Iowans may soon have more options for getting tipsy in the comfort of their own homes.
You may recall last year when the Iowa Alcoholic Beverages Division sent out an educational bulletin, warning Iowans against importing beer and wine from other states, even if it’s for personal use.
Current law allows Iowans to import up to one liter of liquor, but no beer or wine can be personally imported. Anything else is bootlegging under the law.
That warning caught Iowans’ attention. Several Iowa news organizations and national beer industry blogs published stories questioning the state’s overbearing regulations.
I wrote at the time, “I saw all kinds of Iowans — left, right, and apathetic — come together to mock and chastise the folly of overregulation. For a moment, drinkers across the political spectrum were united for limited government.”
I’m happy to report the Iowa Legislature has heard our cries.
Senate File 2347 would permit Iowans to bring small amounts of beer and wine across state lines, allowing four-and-a-half gallons of beer or nine liters of wine. The bill would also lift the limit on personal liquor imports from one liter to nine liters.
Sen. Roby Smith, R-Davenport, told me he introduced the bill to the Senate State Government committee after concerned constituents read about the restrictions in the news and asked for a change.
The legislation sailed through the Iowa Senate earlier this year, earning nearly unanimous approval about a week after it was first introduced in February. Only Sen. Mark Costello, R-Imogene, voted against it.
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The proposal still needs approval from the Republican-controlled Iowa House and Gov. Kim Reynolds in order to become law.
The bill has drawn support from the Iowa Brewers Guild, representing Iowa’s craft brewing industry. They’re lobbying for the bill, even though it may provide a modest boost to the brewers’ out-of-state competitors.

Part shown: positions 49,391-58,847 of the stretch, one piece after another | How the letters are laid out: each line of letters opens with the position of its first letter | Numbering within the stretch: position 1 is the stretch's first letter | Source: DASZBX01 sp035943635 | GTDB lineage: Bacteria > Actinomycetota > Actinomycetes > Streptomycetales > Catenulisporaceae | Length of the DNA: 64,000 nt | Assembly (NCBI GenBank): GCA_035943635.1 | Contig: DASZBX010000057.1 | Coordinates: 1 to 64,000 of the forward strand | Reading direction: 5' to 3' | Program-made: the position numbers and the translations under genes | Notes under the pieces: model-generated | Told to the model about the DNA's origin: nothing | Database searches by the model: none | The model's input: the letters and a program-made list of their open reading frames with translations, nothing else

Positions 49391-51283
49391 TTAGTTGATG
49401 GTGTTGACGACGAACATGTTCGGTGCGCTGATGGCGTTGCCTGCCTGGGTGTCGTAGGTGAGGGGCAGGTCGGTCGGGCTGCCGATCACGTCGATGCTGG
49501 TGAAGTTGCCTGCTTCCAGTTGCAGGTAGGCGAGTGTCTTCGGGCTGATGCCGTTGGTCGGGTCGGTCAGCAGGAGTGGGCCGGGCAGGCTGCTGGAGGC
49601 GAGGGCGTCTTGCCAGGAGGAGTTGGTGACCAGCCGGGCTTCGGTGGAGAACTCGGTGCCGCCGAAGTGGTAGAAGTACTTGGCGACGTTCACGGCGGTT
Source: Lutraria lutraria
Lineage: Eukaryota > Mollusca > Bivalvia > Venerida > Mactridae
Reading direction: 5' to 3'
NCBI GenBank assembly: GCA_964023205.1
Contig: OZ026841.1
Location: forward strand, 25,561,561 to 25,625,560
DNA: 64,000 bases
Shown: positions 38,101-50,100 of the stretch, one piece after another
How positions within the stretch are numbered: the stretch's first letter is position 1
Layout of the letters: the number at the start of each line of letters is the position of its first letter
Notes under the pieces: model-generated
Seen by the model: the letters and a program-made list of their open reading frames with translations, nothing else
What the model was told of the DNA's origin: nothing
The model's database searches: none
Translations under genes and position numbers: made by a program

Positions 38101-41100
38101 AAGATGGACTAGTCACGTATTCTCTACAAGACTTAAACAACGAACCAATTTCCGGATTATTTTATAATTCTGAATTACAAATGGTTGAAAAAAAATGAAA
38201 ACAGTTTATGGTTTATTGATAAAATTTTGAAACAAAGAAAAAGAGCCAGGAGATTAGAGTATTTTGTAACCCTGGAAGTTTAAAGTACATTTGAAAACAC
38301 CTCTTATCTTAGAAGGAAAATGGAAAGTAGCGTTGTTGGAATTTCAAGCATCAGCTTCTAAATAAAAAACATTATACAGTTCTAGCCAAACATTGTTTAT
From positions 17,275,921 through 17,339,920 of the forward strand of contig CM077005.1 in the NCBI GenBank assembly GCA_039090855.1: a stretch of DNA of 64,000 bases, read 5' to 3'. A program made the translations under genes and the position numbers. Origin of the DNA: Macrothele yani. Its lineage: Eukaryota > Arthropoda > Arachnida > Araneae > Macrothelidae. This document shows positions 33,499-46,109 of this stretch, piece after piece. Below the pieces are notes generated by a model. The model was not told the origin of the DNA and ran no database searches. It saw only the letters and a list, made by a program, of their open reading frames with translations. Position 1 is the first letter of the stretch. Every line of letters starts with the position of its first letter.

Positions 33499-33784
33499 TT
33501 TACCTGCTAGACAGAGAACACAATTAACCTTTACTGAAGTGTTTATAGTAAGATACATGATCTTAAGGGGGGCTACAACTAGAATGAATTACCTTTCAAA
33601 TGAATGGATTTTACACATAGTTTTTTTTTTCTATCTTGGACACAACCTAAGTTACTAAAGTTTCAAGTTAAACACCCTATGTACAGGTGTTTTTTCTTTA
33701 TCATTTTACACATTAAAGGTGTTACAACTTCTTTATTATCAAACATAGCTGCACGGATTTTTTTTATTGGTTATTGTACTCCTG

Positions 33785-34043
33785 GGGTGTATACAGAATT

“We’re regular beer drinkers too, and we travel out of state. I personally have brought a couple beers back to share with my brother-in-law. It’s sort of impractical for regular people and we recognize that,” said J. Wilson, known as the “minister of Iowa beer” at the Iowa Brewers Guild.
Wilson said the law makes unwitting outlaws out of ordinary people. In metro areas like the Quad Cities and Council Bluffs-Omaha, for example, many Iowans regularly cross the border to grocery shop.
“I think it probably never occurred to anyone that this was on the books,” Wilson told me this week.
That is just one example of lawmakers moving to modernize Iowa’s antiquated laws governing booze. At least two other alcohol-related bills still are eligible to advance in the Legislature this year.
House File 2338 would require more drunken driving offenders to install ignition interlock devices, but also lift some restrictions and expand the availability of temporary restricted licenses.
Senate File 2169 would protect establishments selling alcohol from liability in some cases where an intoxicated person injures another person.
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